Karl Employees Said They Were Pressured to Make Campaign Donations
SANTA ANA, Calif. (AP) _ Employees of video producer Stuart Karl said they believed they were acting legally when they contributed to political campaigns and were allegedly reimbursed by their boss, a published report said Sunday.
Karl, 34, the former surfer who became a multimillionaire with the the Jane Fonda Workout and Playboy videos he produced, has not been located for comment since the allegations surfaced earlier this month. Several employees, however, told the Orange County Register how they became involved.
Most of the 40 employees of Karl Home Video were not registered to vote nor active in politics. But they soon found themselves rubbing shoulders with Gary Hart, Ethel Kennedy, Jane Fonda, Debra Winger, Donna Mills and Larry Hagman at lavish fund-raisers in the cash-for-check scheme, now under investigation by the Department of Justice.
Janice Benlein told the Register she was working as an executive assistant at Karl Home Video in the summer of 1986 when her boss asked her to contribute $500 - one week’s salary - to the congressional campaign of Orange County Superior Court Judge David Carter.
When she said she couldn’t afford the contribution, she was told her boss, Karl, president of Karl Lorimar, would pay her back, the newspaper said.
″I had only been in the job a couple of weeks,″ Ms. Benlein told the newspaper. ″What was I going to do, say no to the president of the company?″
Many employees of Karl Home Video, which eventually merged with Lorimar Telepictures to become Karl-Lorimar Home Video, found themselves in the same predicament, the newspaper reported.
About 40 of those workers would allegedly make $36,000 in contributions to the Democratic campaigns of presidential candidate Gary Hart, Sen. John F. Kerry, D-Mass., and the unsuccessful congressional bids of Carter and Kathleen Kennedy Townsend of Baltimore.
An aide of Kerry, Francis Zwenig, said Saturday the senator has returned campaign contributions made by the Karl employees. Zwenig said the donations were refunded in letters dated Jan. 28.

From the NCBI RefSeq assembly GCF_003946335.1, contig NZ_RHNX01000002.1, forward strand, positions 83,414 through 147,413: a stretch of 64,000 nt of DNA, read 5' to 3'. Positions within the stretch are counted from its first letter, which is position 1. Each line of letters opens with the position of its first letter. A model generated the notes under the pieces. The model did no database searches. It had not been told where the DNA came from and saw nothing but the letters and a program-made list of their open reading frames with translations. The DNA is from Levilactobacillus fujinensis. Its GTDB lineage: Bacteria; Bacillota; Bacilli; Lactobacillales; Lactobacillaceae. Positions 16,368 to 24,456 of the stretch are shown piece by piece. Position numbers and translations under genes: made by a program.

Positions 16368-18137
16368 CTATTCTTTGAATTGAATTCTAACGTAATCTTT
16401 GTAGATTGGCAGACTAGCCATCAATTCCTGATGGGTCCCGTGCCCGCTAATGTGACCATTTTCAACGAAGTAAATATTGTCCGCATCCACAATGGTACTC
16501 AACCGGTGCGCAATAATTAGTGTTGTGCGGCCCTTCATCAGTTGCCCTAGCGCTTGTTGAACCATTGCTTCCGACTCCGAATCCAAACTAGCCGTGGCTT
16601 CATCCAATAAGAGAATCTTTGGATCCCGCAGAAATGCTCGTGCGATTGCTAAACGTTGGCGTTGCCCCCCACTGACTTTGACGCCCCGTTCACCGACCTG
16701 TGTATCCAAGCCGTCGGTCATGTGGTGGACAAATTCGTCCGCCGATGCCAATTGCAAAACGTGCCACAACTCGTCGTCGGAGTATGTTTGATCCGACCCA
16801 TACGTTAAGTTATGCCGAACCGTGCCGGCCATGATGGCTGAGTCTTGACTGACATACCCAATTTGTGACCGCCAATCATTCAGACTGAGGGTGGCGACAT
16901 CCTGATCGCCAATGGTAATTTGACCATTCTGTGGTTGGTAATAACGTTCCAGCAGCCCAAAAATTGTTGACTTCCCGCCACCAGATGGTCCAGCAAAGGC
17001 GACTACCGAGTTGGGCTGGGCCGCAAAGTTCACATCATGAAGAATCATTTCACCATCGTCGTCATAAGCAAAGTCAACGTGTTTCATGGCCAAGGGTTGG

The Register reported that Federal Election Commission records show that Kerry, who was elected to his first term in 1984, received $6,250 from 13 employees of Karl’s now defunct video marketing company.
″Most of those, 95 percent, are bogus contributions,″ Karl’s former executive assistant, Rama White Middel, told the Register.
″As with the other campaigns, the employees were repaid by me with cash from Stuart’s personal bank account,″ Middel said.
The employees said they were pressured into making campaign donations.
Nick Norton was told by Karl that he was being considered for a promotion. At the same time, Karl asked Norton to take out a $1,000 loan for the Hart campaign.
″Pressure? What else would you call it?″ Norton said. ″Everybody’s got to eat.″
The employees said they were also ordered to appear at the fundraisers, often held at their boss’ Newport Beach home.
″We all figured we might as well go to the parties,″ said Linda Cacia, a former secretary. ″There was a lot of good food and free booze.″
Most of the soliciting was done by Middel, who joined the company in 1984. Middel said she thought the reimbursement scheme was legal.
″I was doing everything that Stuart told me to do,″ she said. ″He told me this is the way you raise money for campaigns. Who was I to argue?″
In addition to the bogus employee contributions, former workers said Karl gave $173,000 to Hart’s campaigns that was not reported to the Federal Election Commission. Federal law prohibits individual contributions exceeding $1,000.